After a week with SWAT raids and a gang dragnet, it was an observant citizen who led police to the two remaining violent fugitives who broke out of a California jail eight days ago using a Google Earth map and a rope made of bed linens.
The man flagged down officers near San Francisco's Golden Gate Park just before 9 a.m. Saturday and pointed out a parked white van that looked like one believed stolen by the trio of inmates during the brazen escape, Orange County Sheriff Sandra Hutchens said at a news conference. The man also said someone who looked like one of the fugitives was in the area.
Police approached and Hossein Nayeri, the suspected mastermind of the jail break, was captured after a short foot chase. Police discovered the second fugitive, 20-year-old Jonathan Tieu, hiding in the van with ammunition but no gun, she said. He surrendered without incident.
"I think I did a big `Whoop!' in the air," Hutchens said, describing her excitement about the arrests. "No sheriff wants to have an escape, especially as dangerous as these individuals were. My fear was that someone in the community was going to get hurt because they really had nothing to lose in my mind."
As officers approached the van, 37-year-old Hossein Nayeri started running. He was caught after a short chase.
Officers then went back to the van and found 20-year-old Jonathan Tieu hiding, the sheriff said.
Police found ammunition but no gun in the van.
A third inmate, Bac Duong, 43, surrendered Friday after walking into an auto repair shop in Santa Ana just a few miles from the jail where the trio had been housed. He told police he had been with the others in San Jose, and the search immediately shifted to the San Francisco Bay Area.
Authorities were interviewing the inmates, hoping to fill the many holes about the escape and their week on the run. How did they get the sharp cutting tools to hack their way through jail walls? What did they do outside the walls? Where did they stay? How did they get money for gas and food?
Orange County resident Devin Gyst would like those answers. He was glad the three were caught but is concerned about jail security. He also wondered how the inmates could have traveled hundred miles while sheriff's officials were publicly stating they believed the men still were in the area.
"It's frightening to know these people were out who've done severe crimes. I don't want to be a victim," said Gyst, who lives in nearby Tustin. "I mean, how did they get all the way to San Francisco?"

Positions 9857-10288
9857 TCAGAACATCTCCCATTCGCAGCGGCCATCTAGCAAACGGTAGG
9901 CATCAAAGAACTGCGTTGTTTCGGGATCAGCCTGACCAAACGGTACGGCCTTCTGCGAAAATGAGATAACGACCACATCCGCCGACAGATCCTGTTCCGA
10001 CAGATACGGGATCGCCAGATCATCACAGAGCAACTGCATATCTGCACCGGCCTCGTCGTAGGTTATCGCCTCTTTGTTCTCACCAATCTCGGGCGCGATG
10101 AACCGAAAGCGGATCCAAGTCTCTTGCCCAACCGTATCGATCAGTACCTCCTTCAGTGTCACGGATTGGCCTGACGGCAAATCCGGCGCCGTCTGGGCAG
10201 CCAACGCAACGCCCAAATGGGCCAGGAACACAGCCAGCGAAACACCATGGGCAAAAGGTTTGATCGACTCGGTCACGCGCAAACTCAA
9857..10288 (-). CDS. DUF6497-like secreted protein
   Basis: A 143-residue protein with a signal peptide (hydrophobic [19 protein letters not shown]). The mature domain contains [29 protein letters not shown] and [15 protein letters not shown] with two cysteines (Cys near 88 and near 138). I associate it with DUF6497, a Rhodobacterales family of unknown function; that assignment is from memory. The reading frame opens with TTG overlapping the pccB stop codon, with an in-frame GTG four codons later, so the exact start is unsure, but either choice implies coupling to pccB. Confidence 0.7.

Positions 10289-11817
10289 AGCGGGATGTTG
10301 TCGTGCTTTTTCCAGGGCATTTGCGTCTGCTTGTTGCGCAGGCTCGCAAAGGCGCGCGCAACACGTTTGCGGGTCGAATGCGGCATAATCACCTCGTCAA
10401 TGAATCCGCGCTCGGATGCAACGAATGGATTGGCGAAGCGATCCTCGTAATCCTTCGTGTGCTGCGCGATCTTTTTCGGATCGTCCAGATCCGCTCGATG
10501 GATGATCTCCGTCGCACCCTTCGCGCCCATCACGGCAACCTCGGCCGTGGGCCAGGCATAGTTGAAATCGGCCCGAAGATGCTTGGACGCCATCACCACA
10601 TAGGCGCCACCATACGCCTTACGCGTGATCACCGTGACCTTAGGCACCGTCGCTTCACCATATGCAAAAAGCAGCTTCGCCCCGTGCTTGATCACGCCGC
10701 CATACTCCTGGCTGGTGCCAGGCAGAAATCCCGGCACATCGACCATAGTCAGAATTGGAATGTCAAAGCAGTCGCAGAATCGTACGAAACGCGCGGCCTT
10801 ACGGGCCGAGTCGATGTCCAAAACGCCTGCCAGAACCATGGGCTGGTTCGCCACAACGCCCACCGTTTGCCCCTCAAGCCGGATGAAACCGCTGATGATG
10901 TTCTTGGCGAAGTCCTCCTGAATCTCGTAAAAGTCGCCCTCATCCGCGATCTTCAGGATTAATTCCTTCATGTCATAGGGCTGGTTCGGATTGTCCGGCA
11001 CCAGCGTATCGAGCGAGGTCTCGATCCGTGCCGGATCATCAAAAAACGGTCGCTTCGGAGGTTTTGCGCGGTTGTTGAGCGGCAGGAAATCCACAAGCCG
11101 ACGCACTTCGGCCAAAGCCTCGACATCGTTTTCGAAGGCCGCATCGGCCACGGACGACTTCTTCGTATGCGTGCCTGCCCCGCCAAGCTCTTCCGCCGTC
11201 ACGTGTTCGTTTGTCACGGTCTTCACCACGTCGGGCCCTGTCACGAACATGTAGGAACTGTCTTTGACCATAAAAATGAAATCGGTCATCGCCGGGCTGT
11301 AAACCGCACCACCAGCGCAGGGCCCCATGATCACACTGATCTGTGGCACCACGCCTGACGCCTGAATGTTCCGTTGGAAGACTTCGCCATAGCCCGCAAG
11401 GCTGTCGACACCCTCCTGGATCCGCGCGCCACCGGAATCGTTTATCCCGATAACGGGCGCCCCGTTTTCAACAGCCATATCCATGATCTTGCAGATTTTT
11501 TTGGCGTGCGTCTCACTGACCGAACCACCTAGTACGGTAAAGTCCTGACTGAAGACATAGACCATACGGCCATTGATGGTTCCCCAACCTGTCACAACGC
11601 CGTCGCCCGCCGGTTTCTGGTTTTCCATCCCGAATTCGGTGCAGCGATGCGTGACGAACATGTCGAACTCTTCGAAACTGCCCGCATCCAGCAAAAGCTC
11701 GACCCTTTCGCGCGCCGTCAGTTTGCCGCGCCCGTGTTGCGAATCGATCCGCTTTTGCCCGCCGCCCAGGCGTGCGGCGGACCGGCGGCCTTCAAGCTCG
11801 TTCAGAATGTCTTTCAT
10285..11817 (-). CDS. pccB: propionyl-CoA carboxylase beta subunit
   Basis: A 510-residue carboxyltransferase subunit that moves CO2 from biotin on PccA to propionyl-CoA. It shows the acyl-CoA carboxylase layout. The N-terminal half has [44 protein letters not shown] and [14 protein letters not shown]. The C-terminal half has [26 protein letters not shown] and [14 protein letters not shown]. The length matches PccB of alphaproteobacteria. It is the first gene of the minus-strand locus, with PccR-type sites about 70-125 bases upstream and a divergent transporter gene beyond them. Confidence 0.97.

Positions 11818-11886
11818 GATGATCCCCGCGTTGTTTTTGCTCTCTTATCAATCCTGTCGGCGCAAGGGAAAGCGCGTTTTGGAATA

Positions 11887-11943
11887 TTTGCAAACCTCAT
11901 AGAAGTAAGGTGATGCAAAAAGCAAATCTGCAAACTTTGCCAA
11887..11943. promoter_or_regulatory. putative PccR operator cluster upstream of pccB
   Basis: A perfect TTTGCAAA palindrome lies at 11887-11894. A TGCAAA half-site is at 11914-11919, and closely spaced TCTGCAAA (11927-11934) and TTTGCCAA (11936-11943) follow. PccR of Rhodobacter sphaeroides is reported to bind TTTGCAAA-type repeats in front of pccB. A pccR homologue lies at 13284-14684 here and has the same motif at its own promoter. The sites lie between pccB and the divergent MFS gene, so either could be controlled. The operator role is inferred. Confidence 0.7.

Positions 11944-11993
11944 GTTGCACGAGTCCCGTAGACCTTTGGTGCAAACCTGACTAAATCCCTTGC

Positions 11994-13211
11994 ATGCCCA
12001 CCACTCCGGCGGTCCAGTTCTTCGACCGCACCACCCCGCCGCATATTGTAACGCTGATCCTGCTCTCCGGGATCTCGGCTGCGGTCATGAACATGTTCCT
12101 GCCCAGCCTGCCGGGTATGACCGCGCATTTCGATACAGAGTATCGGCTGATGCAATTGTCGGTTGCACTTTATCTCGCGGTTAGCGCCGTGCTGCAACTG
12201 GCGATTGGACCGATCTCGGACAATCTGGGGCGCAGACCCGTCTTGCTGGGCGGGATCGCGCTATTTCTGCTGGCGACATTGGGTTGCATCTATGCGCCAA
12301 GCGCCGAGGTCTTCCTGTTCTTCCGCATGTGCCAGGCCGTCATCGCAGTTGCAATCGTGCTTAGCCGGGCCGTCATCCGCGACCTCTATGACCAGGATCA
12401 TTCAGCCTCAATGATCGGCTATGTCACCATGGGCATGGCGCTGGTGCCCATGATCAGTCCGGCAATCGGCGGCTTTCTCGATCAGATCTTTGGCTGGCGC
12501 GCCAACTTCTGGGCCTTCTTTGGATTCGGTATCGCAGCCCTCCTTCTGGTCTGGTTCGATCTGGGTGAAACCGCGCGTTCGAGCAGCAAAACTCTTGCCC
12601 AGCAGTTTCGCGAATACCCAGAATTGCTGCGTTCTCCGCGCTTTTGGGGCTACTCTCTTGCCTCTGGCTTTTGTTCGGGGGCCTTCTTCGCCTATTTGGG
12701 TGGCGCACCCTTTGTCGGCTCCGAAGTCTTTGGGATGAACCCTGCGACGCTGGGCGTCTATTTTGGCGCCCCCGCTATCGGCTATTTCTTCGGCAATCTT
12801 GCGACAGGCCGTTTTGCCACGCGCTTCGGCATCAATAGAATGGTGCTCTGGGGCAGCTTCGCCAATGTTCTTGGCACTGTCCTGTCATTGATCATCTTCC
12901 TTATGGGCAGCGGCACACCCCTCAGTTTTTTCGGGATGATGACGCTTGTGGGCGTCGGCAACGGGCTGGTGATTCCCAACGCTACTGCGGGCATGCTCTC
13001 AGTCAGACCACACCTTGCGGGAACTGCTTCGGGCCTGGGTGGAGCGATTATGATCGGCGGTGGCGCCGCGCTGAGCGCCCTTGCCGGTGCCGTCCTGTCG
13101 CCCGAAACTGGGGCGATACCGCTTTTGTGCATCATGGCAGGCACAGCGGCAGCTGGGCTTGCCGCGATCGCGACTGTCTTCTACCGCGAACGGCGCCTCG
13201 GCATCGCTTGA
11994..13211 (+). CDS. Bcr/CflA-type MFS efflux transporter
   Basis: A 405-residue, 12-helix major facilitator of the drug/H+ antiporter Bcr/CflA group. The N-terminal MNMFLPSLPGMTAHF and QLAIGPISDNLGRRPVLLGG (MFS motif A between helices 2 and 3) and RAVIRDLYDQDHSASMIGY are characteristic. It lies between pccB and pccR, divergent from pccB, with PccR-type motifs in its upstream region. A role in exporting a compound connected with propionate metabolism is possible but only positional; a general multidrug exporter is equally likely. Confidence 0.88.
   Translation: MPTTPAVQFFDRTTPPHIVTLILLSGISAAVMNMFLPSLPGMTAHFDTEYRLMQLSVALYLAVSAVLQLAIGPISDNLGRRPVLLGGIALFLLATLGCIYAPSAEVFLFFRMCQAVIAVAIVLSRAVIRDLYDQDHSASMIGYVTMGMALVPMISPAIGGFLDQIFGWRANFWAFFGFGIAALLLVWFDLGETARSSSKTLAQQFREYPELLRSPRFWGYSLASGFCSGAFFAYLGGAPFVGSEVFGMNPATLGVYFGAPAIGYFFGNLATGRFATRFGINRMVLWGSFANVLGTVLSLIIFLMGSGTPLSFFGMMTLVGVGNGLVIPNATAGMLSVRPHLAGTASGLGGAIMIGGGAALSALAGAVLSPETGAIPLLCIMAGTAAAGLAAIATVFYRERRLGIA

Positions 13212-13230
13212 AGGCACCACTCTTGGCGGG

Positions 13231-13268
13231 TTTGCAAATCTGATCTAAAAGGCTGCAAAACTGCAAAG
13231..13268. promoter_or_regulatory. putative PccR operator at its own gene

The three did not know each other before being housed in the Orange County jail. They were awaiting trial on charges including murder, attempted murder, torture and kidnapping. Duong and Tieu have ties to street gangs that operate in the shadows of Orange County's thriving Vietnamese community.
While behind bars the three were housed together in a large jail module that held 65 other men, about half of whom were in custody for violent felonies.
Early on Jan. 22, the trio sawed through a metal grate covering a plumbing tunnel, then crawled through piping to reach the jail's roof. There, they pushed aside barbed wire and used a rope made of bedsheets to rappel four stories to the ground.
Jailers did not realize the inmates were missing for 16 hours, an embarrassment for Hutchens that has prompted changes in jail operations, but no firings. The intensive search and investigation produced no tangible results for days and then, on Thursday, authorities arrested a woman who taught English at the jail.
Nooshafarin Ravaghi, a 44-year-old children's book author, gave Nayeri a paper copy of a Google Earth map that showed an aerial view of the entire jail compound, sheriff's spokesman Lt. Jeff Hallock said. She was booked on suspicion of being an accessory to a felony and was being held pending a court appearance set for Monday. It wasn't clear if she had a lawyer.
Authorities say she and Nayeri—who both were born in Iran—exchanged letters and had a relationship that was closer than it should have been, but stopped short of calling it romantic. Nayeri is a former Marine who grew up in the Fresno area, and authorities say it's unclear why as an English speaker he was in her English as a second language class.
The day after the escape, Duong responded to a Craigslist ad for the white GMC van and stole it during a test drive, authorities said.
Saturday's arrests happened in an area popular with both tourists and the homeless.
Vergel Dalusung said he saw three police cars surrounding a white van that was parked across the street from a McDonald's, just outside a Whole Foods Market. He only saw police handcuff one man and put him in a patrol car, and it happened very quickly, he said.
"And that's when I stopped looking because I figured it was all taken care of," Dalusung said.
Hutchens said the men's capture clears the way for an intense probe into how they were able to escape.
"We do not want another escape from an Orange County jail, I can tell you that," the sheriff said. "We're going to do everything we can in our power — and it's not enough to say, `Gee, we have an old jail, it's a challenging place."'
Built in 1968, the jail that housed the men holds about 900 inmates. It was the first breakout from the facility in nearly 30 years.
The three will now return to the jail from which they escaped, Hutchens said.
"I can tell you they won't be together," she said.